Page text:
Positive Action Group - Possan Jantys Jarrooagh

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Home Opinion Government Finance Government "in denial" on Public Sector Pensions

Government "in denial" on Public Sector Pensions

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The Burden of Public Sector Pensions – And A Government in Denial....

The Government Strategic Plan states that it is committed to a “fair society”.... but it is in a state of denial as regards public sector pensions and the liability they represent for future generations, let alone the highly unfair situation facing the 70% of the private sector who have no provision for a pension, other than the state Retirement Pension.

The UK Government has had a report into Pensions prepared by a committee of experts under Lord Hutton – it concluded that public sector pensions were “unaffordable, unsustainable and an unfair burden on future generations”. Whilst anxious not to be seen as a “dumbing down “ exercise, and preserving any existing entitlements to final salary pensions, it concluded that major reform was essential. That reform included a significant increase in employee contributions, and the ending of final salary schemes, which are to be replaced with “career averaging” schemes – but at the end of the day, will ensure a fair pension for those in the public sector, without being too unfair to those in the private sector who – if lucky enough to have a pension (only 30% do !) – will very probably be a “money purchase”pension, and unlikely to be anywhere near as generous.

By contrast, the Manx Government is intent on continuing its final salary schemes, now enshrined from the Hymans Robertson Report (NOT an independent report, but a “put up job”, carefully briefed to protect the self-interest of the beneficiaries) – as a result of which, the manx public sector pension liability goes from a current £2 Billion+ to some £3.6 Billion in 20 years time. The Treasury Minister is on record as saying this is sustainable – but it sounded as if she was repeating the instructions from her civil servants. In Mandy Rice-Davies’s immortal words, “they would say that, wouldn’t they!”

The reality – the public sector final salary pension can be compared to a ponzi scheme, which if practised by the private sector would be embezzlement and subject to legal action, but done by government, is merely politics. It depends on more and more money being put in at the back end (some time in the indefinite future) to support those receiving pension income at the front end (today or in the near future)– an increasing debt which is being run up at the expense of young people and which, if they realised the extent of it, would be horrified. That £3.6 Billion represents £45,000 for every man, woman and child on the island – and whilst it is true this does not come all at the same time, but drawn out over many years, would still be considered by most fair-minded people as being “an unfair burden on future generations”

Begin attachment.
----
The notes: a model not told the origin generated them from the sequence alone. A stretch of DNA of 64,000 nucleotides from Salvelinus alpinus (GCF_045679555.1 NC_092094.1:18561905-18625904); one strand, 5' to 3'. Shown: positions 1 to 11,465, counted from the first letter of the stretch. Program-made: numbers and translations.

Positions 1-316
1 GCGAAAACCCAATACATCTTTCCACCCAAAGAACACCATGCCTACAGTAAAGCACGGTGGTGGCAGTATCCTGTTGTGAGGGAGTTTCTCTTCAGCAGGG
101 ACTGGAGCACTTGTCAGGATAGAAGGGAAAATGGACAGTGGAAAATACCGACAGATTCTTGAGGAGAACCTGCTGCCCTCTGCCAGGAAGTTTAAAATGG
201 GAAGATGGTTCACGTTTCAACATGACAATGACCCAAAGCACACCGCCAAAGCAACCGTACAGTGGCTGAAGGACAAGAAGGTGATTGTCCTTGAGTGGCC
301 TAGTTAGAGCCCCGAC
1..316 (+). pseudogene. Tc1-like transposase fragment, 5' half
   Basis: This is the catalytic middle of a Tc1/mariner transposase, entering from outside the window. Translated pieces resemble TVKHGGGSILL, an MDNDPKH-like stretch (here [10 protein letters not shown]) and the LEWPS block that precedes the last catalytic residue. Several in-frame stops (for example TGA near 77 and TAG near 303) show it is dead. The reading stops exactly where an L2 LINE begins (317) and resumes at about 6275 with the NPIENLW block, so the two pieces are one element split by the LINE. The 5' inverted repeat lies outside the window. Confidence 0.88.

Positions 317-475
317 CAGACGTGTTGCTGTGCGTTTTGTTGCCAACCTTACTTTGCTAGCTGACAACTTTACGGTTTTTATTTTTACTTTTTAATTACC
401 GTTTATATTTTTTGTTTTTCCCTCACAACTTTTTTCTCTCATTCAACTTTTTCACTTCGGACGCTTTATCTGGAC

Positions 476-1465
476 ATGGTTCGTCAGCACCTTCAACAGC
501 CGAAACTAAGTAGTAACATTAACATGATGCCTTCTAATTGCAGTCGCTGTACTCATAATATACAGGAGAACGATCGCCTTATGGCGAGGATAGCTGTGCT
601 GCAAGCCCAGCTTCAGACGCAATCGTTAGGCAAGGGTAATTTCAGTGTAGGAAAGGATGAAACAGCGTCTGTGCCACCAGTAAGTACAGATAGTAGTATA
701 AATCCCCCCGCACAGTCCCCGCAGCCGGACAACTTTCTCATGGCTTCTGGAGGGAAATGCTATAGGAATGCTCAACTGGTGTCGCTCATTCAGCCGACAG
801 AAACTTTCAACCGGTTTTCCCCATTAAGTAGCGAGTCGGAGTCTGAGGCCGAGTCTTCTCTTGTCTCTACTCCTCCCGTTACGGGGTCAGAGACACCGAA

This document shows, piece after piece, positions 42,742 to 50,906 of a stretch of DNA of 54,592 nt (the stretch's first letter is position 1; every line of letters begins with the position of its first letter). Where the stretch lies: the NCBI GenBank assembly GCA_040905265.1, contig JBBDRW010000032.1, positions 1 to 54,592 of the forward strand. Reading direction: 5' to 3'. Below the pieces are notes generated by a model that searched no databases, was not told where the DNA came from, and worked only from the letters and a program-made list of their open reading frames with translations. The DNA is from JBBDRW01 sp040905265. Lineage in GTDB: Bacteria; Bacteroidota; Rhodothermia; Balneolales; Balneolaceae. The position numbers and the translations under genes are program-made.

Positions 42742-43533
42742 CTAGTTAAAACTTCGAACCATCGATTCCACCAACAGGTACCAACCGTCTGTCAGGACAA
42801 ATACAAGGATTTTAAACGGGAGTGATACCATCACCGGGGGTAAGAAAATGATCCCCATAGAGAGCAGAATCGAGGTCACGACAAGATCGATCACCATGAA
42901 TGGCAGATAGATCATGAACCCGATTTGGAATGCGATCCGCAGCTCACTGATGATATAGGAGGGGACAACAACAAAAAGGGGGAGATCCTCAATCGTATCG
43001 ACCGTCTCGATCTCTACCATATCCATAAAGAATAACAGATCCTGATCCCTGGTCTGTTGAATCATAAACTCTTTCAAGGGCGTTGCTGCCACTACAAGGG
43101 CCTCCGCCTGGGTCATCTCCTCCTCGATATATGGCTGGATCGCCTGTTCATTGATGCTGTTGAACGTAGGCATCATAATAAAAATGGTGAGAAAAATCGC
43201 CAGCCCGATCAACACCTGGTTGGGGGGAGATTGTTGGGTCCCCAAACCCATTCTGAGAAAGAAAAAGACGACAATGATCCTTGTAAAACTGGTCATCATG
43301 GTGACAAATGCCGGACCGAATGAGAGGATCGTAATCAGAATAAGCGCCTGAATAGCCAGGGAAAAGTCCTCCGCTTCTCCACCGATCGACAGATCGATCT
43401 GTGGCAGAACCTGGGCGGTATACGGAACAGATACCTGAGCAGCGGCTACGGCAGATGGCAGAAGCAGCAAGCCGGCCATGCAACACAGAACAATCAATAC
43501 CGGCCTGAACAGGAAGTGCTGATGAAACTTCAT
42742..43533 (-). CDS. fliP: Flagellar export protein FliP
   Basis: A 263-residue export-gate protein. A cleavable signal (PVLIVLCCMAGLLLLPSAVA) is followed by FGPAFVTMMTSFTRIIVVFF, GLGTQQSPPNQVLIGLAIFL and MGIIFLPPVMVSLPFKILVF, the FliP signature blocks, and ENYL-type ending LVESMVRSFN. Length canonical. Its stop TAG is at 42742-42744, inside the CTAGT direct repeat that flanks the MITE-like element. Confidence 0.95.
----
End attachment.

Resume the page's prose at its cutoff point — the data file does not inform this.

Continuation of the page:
It should be a priority for the new government in September to review the whole area of pensions – both public and private sector - and to ensure early action to address the manifestly unfair situation now building up.

The action which should be on the agenda ?

  • All private sector employers should be signed up to introducing a mandatory contributory pension scheme for all employees – with employers matching employee contributions, and with a progressive increase over (say) five-to-ten years to ensure that everyone has a retirement pension for their old age.
  • The public sector scheme should be more self-financing, with significantly increased employee contributions and a “cap” on the employer’s contribution, ensuring that tax revenue is not required to “top up” the pension liabilities. And “final salary” schemes should be replaced with “career average” schemes – which could be advantageous to those on low or middle incomes, and disadvantageous only to those on high incomes (but who would still get a good pension).

There is an avalanche of “oldies” born in the post-war baby boom, who are imminently about to hit retirement age. Given their loss to the productive economy, and the increased costs they will inevitably incur for government through pensions, social security benefits and their use of the health service, the new government from September will face enormous pressure on budgets. They will not take long to understand that increased taxation and a cut-back in our bloated public sector is essential if the books are to balance, as they are legally  required to do. But ensuring that every retiree has an occupational pension would at least ensure that the need for many of our social security benefits would eventually not be necessary..... and be a key element in the search for a “fairer society”.


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